Now more than ever, clients should be hyper vigilant when selecting a microblading artist. 

If you are in search of a microblading procedure and you want to limit your chance of exposure to health risks and increase the chances of a great final result we’ve got you. 

This list we've created is a guide for how to find a high quality artist. This isn't a list of suggested best practices or nice-to-haves… this is the absolute bare minimum standards that every artist should be adhering to. If an artist you're consulting with is missing anything from the list (and you just so happen to like your skin attached to your face) - DO NOT BOOK an appointment

1. Book a consultation and site inspection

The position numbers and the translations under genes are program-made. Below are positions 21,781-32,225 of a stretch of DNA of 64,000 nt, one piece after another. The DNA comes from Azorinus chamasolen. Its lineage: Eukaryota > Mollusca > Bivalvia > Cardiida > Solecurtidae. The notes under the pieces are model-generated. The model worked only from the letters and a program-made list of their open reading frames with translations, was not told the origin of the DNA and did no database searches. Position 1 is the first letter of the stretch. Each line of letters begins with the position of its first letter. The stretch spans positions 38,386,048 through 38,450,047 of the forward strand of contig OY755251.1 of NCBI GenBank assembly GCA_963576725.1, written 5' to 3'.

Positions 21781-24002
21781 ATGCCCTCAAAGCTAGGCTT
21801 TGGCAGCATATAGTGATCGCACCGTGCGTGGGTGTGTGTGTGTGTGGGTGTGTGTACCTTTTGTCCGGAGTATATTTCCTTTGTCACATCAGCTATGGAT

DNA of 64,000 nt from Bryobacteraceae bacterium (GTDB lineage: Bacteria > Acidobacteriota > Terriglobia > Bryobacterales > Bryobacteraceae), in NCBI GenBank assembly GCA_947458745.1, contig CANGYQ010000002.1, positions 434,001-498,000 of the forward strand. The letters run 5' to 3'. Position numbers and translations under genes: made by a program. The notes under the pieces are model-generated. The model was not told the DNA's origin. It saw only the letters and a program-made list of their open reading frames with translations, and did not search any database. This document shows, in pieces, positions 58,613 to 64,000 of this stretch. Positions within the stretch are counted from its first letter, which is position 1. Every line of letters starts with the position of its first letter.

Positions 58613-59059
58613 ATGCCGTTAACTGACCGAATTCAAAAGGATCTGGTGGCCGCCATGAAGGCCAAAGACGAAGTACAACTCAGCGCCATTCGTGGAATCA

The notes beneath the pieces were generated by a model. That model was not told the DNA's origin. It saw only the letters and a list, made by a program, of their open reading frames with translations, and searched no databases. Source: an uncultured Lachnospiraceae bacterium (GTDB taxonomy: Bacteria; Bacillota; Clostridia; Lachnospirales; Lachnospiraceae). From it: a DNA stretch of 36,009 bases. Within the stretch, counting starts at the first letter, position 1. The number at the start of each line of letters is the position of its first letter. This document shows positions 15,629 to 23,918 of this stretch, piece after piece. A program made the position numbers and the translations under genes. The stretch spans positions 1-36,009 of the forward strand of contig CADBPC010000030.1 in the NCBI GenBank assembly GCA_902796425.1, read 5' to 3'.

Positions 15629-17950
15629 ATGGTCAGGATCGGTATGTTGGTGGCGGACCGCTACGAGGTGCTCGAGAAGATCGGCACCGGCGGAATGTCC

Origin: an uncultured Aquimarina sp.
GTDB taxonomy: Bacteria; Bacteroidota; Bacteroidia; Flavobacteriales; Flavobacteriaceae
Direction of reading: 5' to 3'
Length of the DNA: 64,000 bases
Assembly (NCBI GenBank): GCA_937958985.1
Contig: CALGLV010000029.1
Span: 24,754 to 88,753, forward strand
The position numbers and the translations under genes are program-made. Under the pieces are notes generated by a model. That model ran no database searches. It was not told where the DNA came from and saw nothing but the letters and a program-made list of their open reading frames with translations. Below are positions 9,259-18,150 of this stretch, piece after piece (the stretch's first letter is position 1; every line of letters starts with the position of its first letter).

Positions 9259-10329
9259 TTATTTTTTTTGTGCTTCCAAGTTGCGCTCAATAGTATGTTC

Instead of relying on Instagram, social media or website reviews, take the time to pick up the phone and call the artist and book an in-person consultation.  This is particularly important if the artist is not a direct referral from someone that you know.  The consultation will give the artist a chance to understand your needs, assess your skin condition and provide answers to your specific questions.  Plus, you’ll be able to do a site inspection at the same time to view the working conditions.  Make sure to look for an environment that is tidy, well-lit, pet-free, and sanitary.  Most states and provinces also require a sink or access to water to be in each procedure room. An unsanitary working environment is a massive red flag when someone is making incisions into your face, and should not be compromised on.